Windows 8 : Configuring and using Remote Desktop (part 2) - Opening the Remote Desktop application - General, Display, Local Resources

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Opening the Remote Desktop application

There are a few ways to access the Remote Desktop application in Windows 8:

  • Search for Remote Desktop on the Start screen.

  • Pin it to your taskbar in the Desktop application or Start screen after the first run or from the Start screen. You can then access it at any time from the taskbar or Start screen.

  • Run Mstsc.exe, the executable name for Remote Desktop, by typing mstsc on the Start screen. MSTSC is the acronym for Microsoft Terminal Services Client.

When you start Remote Desktop, you must identify the computer to which you want to connect by providing the computer name, as shown in Figure 2.

Starting Remote Desktop Connection

Figure 2. Starting Remote Desktop Connection

You can change the way Remote Desktop behaves for each connection and save the connection to a particular server for later use. To view these options, tap or click the Show Options arrow at the bottom of the Remote Desktop Connection window. The configurable options are, in order of tabbed appearance:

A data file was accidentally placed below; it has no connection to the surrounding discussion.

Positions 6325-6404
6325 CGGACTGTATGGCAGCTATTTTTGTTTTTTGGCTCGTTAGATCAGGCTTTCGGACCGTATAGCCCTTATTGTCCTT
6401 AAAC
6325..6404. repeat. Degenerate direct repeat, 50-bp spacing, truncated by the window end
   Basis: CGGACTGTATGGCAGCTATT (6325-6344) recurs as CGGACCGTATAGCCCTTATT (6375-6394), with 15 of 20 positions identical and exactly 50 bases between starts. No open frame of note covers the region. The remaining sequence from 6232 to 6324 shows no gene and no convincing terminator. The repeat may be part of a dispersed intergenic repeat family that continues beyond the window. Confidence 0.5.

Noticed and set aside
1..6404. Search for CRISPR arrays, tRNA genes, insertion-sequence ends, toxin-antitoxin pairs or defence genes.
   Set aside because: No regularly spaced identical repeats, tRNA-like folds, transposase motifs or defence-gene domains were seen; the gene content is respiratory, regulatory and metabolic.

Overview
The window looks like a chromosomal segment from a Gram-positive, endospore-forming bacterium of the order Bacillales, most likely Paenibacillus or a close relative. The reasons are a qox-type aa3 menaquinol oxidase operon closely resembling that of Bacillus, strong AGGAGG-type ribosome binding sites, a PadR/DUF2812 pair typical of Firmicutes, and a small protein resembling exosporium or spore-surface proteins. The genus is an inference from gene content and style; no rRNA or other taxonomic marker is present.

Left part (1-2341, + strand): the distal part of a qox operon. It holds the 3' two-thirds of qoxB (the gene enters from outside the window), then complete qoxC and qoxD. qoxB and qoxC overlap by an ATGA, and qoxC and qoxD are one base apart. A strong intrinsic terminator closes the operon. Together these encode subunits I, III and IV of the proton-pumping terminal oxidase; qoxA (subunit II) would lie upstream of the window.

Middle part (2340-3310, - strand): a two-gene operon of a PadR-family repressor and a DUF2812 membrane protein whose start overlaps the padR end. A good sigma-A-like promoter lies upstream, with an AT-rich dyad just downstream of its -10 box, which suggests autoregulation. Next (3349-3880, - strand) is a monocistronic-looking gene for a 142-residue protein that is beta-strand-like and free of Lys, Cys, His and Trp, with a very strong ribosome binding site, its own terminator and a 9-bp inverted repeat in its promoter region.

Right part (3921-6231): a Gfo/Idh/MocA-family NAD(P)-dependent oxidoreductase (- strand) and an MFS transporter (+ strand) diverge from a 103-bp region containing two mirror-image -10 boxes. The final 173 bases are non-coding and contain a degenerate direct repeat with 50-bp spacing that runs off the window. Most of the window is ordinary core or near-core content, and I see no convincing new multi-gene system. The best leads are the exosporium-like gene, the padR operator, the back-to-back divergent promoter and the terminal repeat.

• General

  • Display

  • Local Resources

  • Programs

  • Experience

  • Advanced


On the General tab, shown in Figure 3, you can modify sign-in and connection settings.

The General tab

Figure 3. The General tab

The following two sections provide the options you can set:

  • Logon Settings You can enter the name of the remote computer and the user name of an account allowed access to the computer through Remote Desktop.

  • Connection Settings When you have configured the options you want for the remote computer, you can save the configuration as an RDP file and use these options the next time you connect without reconfiguring them.


On the Display tab, shown in Figure 4, you can modify settings for display color and size.

Remote Desktop Display options

Figure 4. Remote Desktop Display options

The available options are: